New Hampshire among states with GOP redistricting advantage

Brandon Parsons
June 26, 2017

An analysis by The Associated Press has found that partisan gerrymandering influenced the outcomes of numerous congressional and state legislative races across the country last fall, giving an advantage to Republicans.

The AP scrutinized all 435 U.S. House races from November using a new statistical method of calculating partisan advantage. The formula is created to detect races where one party might have won or retained seats in the legislature through drawing district lines favorable to the party in power.

Gerrymandering in congressional redistricting is not an issue in Wyoming, which has a single at-large U.S. House district won a year ago by Republican Liz Cheney, the daughter of former Vice President Dick Cheney.

Roughly 20 percent of seats up for election had just one major party candidate - seven for Republicans and six for Democrats. The U.S. Supreme Court has agreed to hear an appeal.

Other districts - such as Beatty's, where 9 of every 10 voters favor Democrats - are virtually impossible for Republicans to win. An Associated Press analysis found those districts also have produced a consistent Republican advantage that has helped swell the GOP's majority to some of highest levels in state history - higher even than what would be expected based on Republicans' share of the vote.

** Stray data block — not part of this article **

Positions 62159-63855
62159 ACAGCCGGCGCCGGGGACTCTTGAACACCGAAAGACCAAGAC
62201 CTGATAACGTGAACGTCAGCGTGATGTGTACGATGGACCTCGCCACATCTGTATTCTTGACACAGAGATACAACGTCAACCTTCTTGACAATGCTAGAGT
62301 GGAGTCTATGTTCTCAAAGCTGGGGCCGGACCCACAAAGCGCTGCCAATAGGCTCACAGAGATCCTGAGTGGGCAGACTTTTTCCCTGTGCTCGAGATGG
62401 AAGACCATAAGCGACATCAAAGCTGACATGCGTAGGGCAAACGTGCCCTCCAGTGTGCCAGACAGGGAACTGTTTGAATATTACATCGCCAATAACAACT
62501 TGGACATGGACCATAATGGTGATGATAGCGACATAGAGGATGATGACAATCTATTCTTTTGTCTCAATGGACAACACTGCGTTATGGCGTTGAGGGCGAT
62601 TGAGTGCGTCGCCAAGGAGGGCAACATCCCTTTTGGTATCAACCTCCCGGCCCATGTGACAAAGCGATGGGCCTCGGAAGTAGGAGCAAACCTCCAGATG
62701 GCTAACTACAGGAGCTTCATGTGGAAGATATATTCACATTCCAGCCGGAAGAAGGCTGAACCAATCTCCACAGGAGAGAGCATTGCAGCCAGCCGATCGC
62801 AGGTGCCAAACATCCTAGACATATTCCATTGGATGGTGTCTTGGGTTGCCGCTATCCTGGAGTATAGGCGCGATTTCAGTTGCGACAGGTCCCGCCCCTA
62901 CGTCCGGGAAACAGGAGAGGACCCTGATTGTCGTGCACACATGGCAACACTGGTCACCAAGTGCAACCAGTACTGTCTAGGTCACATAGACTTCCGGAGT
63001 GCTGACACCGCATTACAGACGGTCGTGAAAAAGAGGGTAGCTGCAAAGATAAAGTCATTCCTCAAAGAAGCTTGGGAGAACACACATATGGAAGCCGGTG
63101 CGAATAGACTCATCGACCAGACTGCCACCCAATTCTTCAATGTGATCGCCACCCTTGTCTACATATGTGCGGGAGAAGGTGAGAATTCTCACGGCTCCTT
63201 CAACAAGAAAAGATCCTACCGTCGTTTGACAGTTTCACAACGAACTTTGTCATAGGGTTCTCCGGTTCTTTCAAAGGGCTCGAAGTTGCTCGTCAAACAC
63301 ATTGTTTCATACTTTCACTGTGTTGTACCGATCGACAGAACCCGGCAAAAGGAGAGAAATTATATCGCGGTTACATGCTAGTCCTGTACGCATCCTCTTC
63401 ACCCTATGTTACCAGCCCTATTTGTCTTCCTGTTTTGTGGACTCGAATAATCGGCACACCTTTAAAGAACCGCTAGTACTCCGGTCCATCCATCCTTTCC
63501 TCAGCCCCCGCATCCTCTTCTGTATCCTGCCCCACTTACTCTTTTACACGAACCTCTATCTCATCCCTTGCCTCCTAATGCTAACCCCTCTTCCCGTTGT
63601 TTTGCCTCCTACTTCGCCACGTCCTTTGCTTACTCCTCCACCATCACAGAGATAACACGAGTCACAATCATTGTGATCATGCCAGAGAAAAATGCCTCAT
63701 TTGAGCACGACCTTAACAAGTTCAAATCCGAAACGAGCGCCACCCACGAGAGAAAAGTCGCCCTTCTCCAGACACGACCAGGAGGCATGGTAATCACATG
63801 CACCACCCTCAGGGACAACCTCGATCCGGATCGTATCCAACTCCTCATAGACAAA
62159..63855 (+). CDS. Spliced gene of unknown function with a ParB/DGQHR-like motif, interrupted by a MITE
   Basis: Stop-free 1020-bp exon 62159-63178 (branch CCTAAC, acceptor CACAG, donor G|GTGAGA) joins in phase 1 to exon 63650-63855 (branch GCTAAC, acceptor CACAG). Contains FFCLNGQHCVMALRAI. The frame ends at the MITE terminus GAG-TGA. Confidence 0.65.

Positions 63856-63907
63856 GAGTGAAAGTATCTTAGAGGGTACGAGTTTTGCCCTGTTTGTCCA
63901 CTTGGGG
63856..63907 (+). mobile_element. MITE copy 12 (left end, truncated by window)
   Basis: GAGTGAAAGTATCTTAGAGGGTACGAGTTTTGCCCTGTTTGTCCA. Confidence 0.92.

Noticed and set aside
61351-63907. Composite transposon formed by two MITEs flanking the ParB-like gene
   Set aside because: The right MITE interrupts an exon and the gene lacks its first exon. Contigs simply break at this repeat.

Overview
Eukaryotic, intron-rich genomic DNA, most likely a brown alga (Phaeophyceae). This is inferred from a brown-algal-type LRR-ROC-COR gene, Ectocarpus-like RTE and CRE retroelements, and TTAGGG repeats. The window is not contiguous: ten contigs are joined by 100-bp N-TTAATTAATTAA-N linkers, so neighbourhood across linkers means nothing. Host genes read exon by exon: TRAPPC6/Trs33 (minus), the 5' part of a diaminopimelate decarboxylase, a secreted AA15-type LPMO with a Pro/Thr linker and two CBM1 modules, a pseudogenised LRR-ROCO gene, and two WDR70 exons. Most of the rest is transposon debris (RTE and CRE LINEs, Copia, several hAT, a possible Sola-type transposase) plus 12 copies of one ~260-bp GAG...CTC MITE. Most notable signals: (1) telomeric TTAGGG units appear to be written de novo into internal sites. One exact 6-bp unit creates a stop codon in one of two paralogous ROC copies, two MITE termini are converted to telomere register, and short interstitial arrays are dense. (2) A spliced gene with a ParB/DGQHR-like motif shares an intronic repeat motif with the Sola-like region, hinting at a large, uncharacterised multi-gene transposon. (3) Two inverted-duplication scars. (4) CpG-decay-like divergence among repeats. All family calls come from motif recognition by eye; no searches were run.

The analysis found that Virginia was among those states with Republican-skewed state House districts as well as congressional districts. The majority and minority party leaders in each legislative chamber each select one person to serve on the commission; the state chairmen of the Republican and Democratic parties also each select a commissioner.

Even with the new lines from a year ago, Virginia's congressional district favors the GOP, the AP's analysis shows. They moved Democratic-performing areas into districts that were safe for Republican or Democratic candidates.

But "part of it is the gerrymandering issue, in that districts are simply drawn in such a way that it is very difficult" for Democrats to win in many parts of the state, Beatty added. That would make for an expectation of about 65 percent, or 65 seats, going to Republicans in Indiana. And they moved Republican-performing areas into closely divided districts held by Republican incumbents.

The victor in more than 40 percent of all state Assembly or House races last November ran unopposed by a candidate from the other major party. Political scientists say gerrymandering can cause a lack of competition, as party-friendly lines discourage challengers. The AP analysis shows that congressional lines in Mississippi, Alabama, Arkansas and Texas have been drawn in a way that gives Republicans an edge.

The national Republican State Leadership Committee, the force behind the party's surge in state legislative elections, attributes its victories to candidates who better represent their communities.

Other reports by AllAboutTopnews

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